From such conversations and from my observations of church signs and such, it appears that the big trend in Christianity is to disavow old stuffy traditions and be cool and current and trendy. It’s nothing new to me–in fact, it was going on all though my teen years (the 1990’s). Apparently, from what I hear, church used to be boring and haughty and judgmental. The new radical Christianity is just all about loving people and accepting them the way they are. But what is particularly Christian about that? You get the same thing with other religions too, and in secular humanism! Human kindness is a human attribute, not some other-worldly spiritual attribute.

Don’t get me wrong–I think it’s a wonderful thing if Christians are friendly and non-judgemental. But as long as that is used as a lure to get people to convert, I can never trust it because I grew up as a very active and enthusiastic member of an evangelical church. Every sort of outreach they do is part of an attempt to convert others and get them coming to church. I remember a sermon where the preacher was talking about our new gymnasium and how the ultimate goal in having it was to draw some of the people who come to play basketball into the church services. I don’t think it was ever about getting their money (I don’t think that was ever a focus) but more about getting them to believe the right thing (what we believed, of course) and be saved (from hell….sin….God’s wrath…? It never really made a lot of sense to me. I just had a vague feeling that I’d better believe it or I was in trouble).

At any rate, I found the people at my church to be generally very kind. It was not the people or the traditions I had problems with–I had problems with the doctrines and the disconnect between what I thought I was supposed to believe and my observations of reality. I was taught at church youth summer camps, which I went to each summer, that I must not compartmentalized between “worldly” things and “godly” things. As the cliché goes “Jesus is Lord of all or not Lord at all.” I took that very seriously, so when I starting seeing and experiencing things that didn’t make sense with church doctrine, dividing my beliefs from my knowledge was not an option. It seemed more and more to me that if Christianity were true, getting an education put one’s soul at risk because education brings on thought, and thought brings doubt. But I’ll not go into detail about that here, since I’ve already discussed here: New Chapters in Life.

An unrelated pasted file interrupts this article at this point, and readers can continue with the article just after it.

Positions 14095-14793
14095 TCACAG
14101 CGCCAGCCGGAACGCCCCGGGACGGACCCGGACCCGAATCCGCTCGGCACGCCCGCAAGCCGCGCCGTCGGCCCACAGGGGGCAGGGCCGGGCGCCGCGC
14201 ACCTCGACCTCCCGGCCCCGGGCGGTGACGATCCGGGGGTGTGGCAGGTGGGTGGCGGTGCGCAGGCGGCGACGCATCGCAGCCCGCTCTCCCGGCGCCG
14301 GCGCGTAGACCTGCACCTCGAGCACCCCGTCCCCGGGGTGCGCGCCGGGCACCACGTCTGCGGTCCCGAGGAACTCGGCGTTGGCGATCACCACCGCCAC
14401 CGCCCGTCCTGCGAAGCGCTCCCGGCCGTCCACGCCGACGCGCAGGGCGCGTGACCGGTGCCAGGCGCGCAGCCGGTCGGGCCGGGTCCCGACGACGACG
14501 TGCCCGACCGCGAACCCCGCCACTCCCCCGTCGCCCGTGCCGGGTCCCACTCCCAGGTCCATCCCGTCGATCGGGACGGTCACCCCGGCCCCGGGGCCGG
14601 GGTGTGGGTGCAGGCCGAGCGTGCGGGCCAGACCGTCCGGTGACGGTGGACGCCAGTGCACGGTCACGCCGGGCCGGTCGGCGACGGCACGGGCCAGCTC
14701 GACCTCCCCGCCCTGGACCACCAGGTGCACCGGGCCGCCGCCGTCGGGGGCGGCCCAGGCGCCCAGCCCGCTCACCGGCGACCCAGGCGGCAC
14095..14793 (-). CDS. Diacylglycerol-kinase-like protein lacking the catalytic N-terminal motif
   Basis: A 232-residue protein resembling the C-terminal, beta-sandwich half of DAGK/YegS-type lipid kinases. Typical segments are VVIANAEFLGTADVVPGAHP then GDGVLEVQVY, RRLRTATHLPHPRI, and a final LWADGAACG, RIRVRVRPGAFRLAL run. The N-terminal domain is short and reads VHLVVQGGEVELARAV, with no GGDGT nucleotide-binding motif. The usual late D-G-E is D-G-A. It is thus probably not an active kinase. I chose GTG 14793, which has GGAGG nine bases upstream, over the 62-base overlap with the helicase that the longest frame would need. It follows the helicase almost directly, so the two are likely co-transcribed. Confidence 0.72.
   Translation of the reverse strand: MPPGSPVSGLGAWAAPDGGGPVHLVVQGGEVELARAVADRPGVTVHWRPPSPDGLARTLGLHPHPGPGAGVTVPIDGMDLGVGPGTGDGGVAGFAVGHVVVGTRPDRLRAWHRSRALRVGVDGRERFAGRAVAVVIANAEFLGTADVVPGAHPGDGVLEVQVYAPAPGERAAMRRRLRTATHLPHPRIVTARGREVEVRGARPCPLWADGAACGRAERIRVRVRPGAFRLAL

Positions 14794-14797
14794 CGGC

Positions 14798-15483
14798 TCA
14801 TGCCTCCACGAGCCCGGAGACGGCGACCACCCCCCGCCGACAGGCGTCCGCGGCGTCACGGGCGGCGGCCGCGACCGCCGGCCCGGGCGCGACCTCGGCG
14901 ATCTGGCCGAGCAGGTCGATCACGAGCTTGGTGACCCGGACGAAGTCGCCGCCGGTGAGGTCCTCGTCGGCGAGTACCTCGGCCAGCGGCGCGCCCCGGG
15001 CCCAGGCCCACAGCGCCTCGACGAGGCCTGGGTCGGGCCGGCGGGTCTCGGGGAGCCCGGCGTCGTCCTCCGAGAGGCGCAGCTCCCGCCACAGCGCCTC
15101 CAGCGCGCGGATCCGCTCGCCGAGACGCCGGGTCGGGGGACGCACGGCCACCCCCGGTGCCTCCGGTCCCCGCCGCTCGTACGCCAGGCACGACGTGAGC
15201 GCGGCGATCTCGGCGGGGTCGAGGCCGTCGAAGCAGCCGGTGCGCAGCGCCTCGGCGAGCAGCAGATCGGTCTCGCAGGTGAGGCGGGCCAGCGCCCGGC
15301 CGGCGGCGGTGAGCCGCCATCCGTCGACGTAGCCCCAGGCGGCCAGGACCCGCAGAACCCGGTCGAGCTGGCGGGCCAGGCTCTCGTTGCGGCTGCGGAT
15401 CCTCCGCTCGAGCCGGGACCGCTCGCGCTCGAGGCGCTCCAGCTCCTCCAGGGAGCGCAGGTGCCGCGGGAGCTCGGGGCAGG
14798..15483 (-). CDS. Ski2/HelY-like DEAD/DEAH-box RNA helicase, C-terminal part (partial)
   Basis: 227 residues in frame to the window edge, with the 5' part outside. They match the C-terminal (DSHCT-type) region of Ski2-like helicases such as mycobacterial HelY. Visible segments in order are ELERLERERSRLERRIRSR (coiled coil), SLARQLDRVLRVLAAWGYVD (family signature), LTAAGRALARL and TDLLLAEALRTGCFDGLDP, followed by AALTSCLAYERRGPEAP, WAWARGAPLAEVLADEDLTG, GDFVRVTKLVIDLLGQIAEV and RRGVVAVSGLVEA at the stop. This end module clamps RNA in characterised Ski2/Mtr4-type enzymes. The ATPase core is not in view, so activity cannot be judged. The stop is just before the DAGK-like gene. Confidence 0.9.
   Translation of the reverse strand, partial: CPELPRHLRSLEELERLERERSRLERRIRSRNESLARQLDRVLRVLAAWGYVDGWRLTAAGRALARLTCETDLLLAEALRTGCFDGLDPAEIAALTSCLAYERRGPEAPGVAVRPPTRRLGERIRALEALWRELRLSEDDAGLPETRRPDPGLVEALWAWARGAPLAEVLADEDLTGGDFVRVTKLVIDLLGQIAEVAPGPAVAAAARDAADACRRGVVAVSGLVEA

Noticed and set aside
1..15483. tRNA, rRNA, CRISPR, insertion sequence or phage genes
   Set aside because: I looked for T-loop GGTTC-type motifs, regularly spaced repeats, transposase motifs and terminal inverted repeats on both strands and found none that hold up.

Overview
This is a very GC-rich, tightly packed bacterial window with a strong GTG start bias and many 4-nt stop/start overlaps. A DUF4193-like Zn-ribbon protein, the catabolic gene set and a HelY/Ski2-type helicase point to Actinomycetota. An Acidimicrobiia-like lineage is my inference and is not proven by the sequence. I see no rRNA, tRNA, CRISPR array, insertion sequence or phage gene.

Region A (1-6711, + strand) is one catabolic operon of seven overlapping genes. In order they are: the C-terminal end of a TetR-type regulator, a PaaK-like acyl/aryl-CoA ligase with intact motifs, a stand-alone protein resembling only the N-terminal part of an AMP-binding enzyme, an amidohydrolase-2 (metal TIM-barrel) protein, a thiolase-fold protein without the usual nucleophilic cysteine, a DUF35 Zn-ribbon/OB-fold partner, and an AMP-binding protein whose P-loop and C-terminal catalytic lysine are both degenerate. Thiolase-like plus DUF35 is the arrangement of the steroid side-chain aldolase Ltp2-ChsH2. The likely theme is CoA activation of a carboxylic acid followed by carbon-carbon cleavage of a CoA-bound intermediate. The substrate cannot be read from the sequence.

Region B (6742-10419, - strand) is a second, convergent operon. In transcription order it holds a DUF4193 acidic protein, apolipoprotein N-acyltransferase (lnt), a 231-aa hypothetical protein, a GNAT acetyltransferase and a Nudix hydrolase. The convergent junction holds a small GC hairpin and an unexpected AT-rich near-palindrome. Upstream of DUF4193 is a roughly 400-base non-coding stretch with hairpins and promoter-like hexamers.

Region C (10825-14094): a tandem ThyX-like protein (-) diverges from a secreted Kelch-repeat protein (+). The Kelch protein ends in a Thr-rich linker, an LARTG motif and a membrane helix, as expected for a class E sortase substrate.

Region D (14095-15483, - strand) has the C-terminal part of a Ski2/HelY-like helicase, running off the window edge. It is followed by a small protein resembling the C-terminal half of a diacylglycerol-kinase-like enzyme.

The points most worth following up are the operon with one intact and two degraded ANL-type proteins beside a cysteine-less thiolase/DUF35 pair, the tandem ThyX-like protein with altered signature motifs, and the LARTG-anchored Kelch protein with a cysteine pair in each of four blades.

So, what is this about nontraditional Christianity? I think evangelical Christians who use that label have a lack of imagination. I grew up in a pretty cool, current church, but untraditional? Maybe only in very superficial aspects–music, building style, causal clothes, and the like. Maybe it’s in not pushing away poor people, but that’s not “non-traditional,” it’s just decent behavior.

This is what I would think of as non-traditional Christianity (at least in the U.S.):

  • Belief that God entered Jesus at his baptism, but left him before he died.
  • Belief that Jesus was not actually God, but a man chosen by God.
  • Belief that Jesus was the son of a god, but not of the god of Hebrew scriptures.
  • Other such beliefs that mark the believer as very liberal.

Basically, the sort of belief that would be strongly scented of heresy, at least in the minds of today very orthodox evangelicals. Non-traditional belief is heresy. What’s ironic in calling these beliefs non-traditional is that they ALL actually have tradition behind them. They are all very early Christian beliefs that most American Christians never get to hear about.

For this reason, any time a conservative, evangelical, or fundamentalist Christian refers to him or herself as “non-traditional” I laugh a little inside even if I try not to show it.